Precarity/precariat has drawn growing attention from different subfields of geography in relation to the new (urban) working class, who disproportionately expose themselves to uncertainty in the labour market (Anderson, 2010; Banki, 2013; Ferreri et. al., 2017; Johnson, 2011; McDowell, et al. 2009). Given that subjectivity, agency, and political possibilities of precariat are relationally and geographically constituted (Barnes & Weller, 2020; Butler, 2006; Munk, 2020; Reza, 2020), the panel aims to explore precarity/precariat as a plural and generative spatial-socio concept. This panel brings different experiences of the precariat together from the four empirical research based in South Korea: consumers who occupy 24/7 cafes overnight, infected wanderers in community village in the post-Korean war context, prolonged youths in coworking spaces, and subfertile women in the rapidly aging society.
The selection of cases is made in support of the critique that the skewed attention to Global North in the conceptualization of precarity has overshadowed the complexities of precarity and actual experiences of precariat (Cruz-Del Rosario, T., & Rigg, 2019; Standing, 2011). The panel justifies the focus on South Korean cases further by highlighting the country’s geopolitical positionality. Having survived the Korean War and post-war restoration in the 1950s, followed by compressed industrialization and neoliberal restructuring after the 1997 Asian Financial Crisis, South Korea serves as a ‘middle-manager’ of Global South and North (Song, 2011; also see Baik, 2013b). This particular position has been affected by and contributed to a polarized global structure. If we are to consider the ruptured meaning of precarity/precariat, the panel suggests that exploring precarious individuals in the particular context of South Korean society can help us to expand our understanding of precarity/precariat beyond the binary of informal/formal, economic/social change, Global North/South, urban/rural, western/eastern, the developed (post-industrial)/developing(industrial) (See Allison, 2014; Ivana, 2014; Lee, 2019; Lewis et al., 2015; Mikle, 2020; Munck, 2013, 2019, 2020; Scully, 2016; Swider, 2017)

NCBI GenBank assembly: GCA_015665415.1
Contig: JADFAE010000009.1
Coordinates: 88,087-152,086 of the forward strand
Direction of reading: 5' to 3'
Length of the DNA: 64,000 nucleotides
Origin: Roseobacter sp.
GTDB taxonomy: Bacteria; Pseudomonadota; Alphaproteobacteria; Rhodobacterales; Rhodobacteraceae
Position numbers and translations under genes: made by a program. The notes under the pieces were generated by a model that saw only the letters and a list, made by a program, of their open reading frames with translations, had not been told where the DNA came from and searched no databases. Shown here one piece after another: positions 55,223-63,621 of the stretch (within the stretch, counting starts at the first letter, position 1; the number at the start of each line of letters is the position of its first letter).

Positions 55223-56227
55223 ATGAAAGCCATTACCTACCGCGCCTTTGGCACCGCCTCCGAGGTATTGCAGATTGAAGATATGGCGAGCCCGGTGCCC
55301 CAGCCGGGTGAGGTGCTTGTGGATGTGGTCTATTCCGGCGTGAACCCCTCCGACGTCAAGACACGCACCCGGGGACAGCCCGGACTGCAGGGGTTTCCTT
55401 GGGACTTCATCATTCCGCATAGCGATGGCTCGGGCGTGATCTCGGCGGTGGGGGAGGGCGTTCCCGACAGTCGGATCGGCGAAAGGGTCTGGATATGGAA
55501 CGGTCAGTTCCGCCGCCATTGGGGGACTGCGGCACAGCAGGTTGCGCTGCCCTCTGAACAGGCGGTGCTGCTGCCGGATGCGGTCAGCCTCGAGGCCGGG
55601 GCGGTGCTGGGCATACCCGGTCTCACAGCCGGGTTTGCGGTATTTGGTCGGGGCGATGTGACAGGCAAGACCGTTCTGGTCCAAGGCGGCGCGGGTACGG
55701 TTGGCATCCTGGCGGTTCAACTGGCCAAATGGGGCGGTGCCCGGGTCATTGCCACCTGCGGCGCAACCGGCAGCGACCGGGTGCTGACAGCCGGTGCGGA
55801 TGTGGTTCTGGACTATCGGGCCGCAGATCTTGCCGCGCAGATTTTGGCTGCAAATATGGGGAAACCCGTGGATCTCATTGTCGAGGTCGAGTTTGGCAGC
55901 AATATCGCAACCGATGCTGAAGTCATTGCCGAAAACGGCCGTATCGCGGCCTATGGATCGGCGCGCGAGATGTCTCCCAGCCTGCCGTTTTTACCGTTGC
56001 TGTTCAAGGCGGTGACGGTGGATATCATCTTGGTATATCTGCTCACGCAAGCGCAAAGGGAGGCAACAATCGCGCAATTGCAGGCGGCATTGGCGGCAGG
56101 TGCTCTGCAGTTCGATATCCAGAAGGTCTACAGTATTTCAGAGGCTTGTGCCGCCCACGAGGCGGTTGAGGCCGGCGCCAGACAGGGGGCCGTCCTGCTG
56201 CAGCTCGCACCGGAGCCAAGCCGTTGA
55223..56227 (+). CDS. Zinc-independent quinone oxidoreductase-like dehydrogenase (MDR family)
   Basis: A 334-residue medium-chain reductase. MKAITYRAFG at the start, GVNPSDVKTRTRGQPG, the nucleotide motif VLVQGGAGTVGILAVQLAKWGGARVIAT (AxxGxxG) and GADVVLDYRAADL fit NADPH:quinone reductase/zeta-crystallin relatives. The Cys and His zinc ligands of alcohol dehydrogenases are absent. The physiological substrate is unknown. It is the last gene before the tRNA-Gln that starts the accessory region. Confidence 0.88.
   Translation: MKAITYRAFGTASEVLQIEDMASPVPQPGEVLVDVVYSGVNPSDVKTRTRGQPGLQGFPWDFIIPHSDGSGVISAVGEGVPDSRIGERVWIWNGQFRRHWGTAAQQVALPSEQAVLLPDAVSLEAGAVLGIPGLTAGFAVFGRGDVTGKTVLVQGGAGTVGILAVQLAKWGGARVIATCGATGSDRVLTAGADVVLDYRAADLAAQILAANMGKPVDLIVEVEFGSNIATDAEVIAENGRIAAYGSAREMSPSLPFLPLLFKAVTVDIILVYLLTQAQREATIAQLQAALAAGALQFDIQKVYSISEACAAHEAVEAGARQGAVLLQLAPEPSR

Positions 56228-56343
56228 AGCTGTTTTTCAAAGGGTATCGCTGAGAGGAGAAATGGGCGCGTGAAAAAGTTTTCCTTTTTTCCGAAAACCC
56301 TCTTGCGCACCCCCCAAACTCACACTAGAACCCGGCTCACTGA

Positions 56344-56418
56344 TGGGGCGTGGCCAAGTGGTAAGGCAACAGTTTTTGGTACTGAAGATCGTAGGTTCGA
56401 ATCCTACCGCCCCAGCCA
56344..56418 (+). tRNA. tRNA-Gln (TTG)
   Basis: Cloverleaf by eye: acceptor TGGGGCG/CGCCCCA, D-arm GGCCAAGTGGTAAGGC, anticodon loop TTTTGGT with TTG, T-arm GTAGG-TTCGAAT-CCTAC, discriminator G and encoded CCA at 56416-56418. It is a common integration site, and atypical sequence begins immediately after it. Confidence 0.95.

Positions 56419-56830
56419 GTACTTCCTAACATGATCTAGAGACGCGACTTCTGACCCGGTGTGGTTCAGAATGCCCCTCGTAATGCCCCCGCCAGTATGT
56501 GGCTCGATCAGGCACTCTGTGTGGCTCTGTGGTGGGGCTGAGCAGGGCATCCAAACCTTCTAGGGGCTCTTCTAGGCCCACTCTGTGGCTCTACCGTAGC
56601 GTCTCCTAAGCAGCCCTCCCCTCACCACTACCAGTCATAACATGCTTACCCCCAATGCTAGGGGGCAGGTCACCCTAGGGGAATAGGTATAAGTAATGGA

Bearing this in mind, the panel incorporates the cases of different unspoken lives in South Korea into our discussion, answering the following questions:
1) How do we define precarity/precariat/precarious life and apply it to our research in the context of South Korean society over the scope of modernization?
2) What explanations does the concept offer and what are the limitations?
3) How can we take into account the overlooked agency of the precariat?
Through such inquiries, the panel explores how precarity could engender geographies of subjectivity, resistance, negotiation, and creativity. It also seeks a nuanced understanding of precarity from the post-Korean War to present day while revealing that experiences of the precariat are inevitably constituted at the intersection of local and global (Baik, 2013a, 2013b; Chen, 2010; Song & Hae, 2019). By doing so, the panel will contribute to the decolonization of knowledge and knowledge production and the relational approach to precarity/precariat/precariousness.
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|Introduction||So Hyung Lim University of Wisconsin - Milwaukee||7||8:00 AM|
|Panelist||Yoonai Han||12||8:07 AM|
|Panelist||Hyun-Chul Kim University of Toronto||12||8:19 AM|
|Panelist||Jean Young Kim University of Texas - Austin||12||8:31 AM|
|Panelist||Jonghee Lee-Caldararo University of Kentucky||12||8:43 AM|
|Discussant||Michelle Buckley University of Toronto||10||8:55 AM|
|Discussant||Daniel Cockayne University of Waterloo||10||9:05 AM|
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